Celebrities may be rich, but they go bankrupt more often than the rest of the population. Research from Sports Illustrated said that 78% of NFL players filed for bankruptcy within two years of retirement.
There are many examples of famous figures who have gone bankrupt. Donald Trump, who could very well be the next US president, has filed for bankruptcy four times. Mike Tyson earned over $400 million in his career and still went bankrupt with $23 million in debts.
It's still possible to come out of the other side with your money intact. At the very least, many celebrities still have the star power to build themselves from the ground up.
So how can these bankrupt celebrities suddenly become rich?
The Difference Between Bankrupt and Broke
Bankruptcy and being broke are synonymous with each other, but it's wrong to believe that they are the same thing. You can be bankrupt without being broke because there are many different types of bankruptcy. This section will sum up the different types of bankruptcy.
First of all, Chapter 7 bankruptcy is the bankruptcy most people associate with being broke. This is where you are personally bankrupt and the government can liquidate all your assets in order to pay back your creditors. Everything from your business to your house can be sold. This is where someone is broke.
Most celebrities never file for Chapter 7 bankruptcy, however. Chapter 11 bankruptcy is the most common type. You may see this referred to as 'rehabilitation bankruptcy'.
Rehabilitation bankruptcy is where a trustee is appointed in order to make sure that person recovers. The debts still have to be paid, but rather than selling everything the brand keeps going with the sole purpose of paying debts.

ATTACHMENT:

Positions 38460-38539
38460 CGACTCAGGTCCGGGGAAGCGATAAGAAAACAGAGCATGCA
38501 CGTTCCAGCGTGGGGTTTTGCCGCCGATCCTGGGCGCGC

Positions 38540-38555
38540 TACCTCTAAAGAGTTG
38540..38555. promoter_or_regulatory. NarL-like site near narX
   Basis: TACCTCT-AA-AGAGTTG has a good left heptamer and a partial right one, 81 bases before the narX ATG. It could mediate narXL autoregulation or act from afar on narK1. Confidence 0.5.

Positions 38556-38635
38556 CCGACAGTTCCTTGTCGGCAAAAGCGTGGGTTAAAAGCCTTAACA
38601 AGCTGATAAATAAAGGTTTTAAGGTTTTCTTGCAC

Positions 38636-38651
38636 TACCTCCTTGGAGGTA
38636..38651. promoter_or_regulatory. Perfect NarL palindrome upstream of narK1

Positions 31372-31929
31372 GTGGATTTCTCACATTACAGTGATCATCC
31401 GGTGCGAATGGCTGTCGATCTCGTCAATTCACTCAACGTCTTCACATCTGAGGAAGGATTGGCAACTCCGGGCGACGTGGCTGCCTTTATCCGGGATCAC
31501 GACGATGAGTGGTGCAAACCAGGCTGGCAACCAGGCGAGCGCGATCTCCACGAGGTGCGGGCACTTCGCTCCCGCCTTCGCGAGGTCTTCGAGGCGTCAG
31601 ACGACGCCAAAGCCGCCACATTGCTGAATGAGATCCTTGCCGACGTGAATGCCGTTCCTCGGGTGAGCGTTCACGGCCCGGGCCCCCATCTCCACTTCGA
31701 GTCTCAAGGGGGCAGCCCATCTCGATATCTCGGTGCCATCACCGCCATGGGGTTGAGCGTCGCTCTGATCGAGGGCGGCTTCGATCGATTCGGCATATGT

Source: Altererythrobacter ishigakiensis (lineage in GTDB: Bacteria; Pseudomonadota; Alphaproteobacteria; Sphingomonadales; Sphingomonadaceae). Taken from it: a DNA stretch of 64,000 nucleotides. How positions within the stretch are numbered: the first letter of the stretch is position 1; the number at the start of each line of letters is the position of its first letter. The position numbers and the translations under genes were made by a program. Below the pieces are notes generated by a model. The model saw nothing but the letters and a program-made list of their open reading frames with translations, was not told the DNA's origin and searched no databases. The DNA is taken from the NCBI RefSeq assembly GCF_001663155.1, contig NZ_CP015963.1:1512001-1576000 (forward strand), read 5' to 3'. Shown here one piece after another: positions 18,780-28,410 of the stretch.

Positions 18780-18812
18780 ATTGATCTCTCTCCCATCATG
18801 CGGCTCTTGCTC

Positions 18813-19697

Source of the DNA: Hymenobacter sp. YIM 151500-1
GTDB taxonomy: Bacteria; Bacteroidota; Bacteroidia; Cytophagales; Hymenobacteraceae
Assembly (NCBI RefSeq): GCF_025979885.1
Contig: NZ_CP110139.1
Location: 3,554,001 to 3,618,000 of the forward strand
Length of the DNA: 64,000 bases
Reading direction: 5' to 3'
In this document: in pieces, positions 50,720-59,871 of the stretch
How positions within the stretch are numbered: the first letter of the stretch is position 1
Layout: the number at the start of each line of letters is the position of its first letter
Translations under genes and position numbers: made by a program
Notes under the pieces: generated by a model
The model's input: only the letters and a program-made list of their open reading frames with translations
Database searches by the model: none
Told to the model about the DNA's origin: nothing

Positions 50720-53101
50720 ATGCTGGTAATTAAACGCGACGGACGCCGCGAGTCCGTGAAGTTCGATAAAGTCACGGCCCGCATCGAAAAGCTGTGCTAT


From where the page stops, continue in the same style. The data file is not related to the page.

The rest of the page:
Celebrities tend to file for Chapter 11 because they have a brand that can still generate money.
Another type of bankruptcy celebrities file for is Chapter 13. This is a wage earner's plan and it's where a regular income is used to pay back debts. Many celebrities still have a regular income from concerts, signings, and endorsements. These repayment plans usually last between three and five years.
So is Filing for Bankruptcy Always a Bad Thing?
For many celebrities, this is actually quite a smart thing. In a blog post by Brad Smith, CEO of Rescue Financial, Smith argues that in some cases filing for bankruptcy is a smart option.
It's not difficult to see why because in many cases bankruptcy is like an emergency brake. Particularly in the case of Chapter 13 bankruptcy, it prevents things from getting out of hand. The person has some breathing space in which to think about how they are going to get their financial affairs in order.
So why can celebrities do this?
The key with celebrities is they have a brand people know. It doesn't matter if they are bankrupt or completely broke because they still have the capacity to make money, and creditors know this. It's why ordinary people tend to file for Chapter 7, whereas celebrities have these options open to them.
What about their Credit Records?
Everyone knows that credit records are essential for getting credit. Celebrities still receive the same hit to their credit ratings, but they still have some flexibility because of their established brands. A lot of creditors will take a chance because they know that even in the event of bankruptcy they still have a chance to get their money back.
When is Filing for Bankruptcy a Smart Option?
Once you reach the point of no return it may be worth looking into bankruptcy. It's always best to do it when you still have an income because you still have the option of initiating a repayment plan. This is a far kinder form of bankruptcy that protects your assets.
Too many people attempt to put off the reality of their financial situation. They drive their businesses and incomes into the ground until they have no choice but to liquidate all their assets.
Celebrities are extremely privileged when it comes to bankruptcy. Many of them never go broke because of the strength of their brands. They are worth more to creditors out of bankruptcy than they are in bankruptcy, and so they have access to deals that an ordinary person would never have.
It may be unfair, but the same principle can be applied to anyone. If you have the ability to earn an income, and you can prove it, you can avoid the dreaded Chapter 7 bankruptcy.
What are your experiences with bankruptcy and what are your top tips for avoiding it?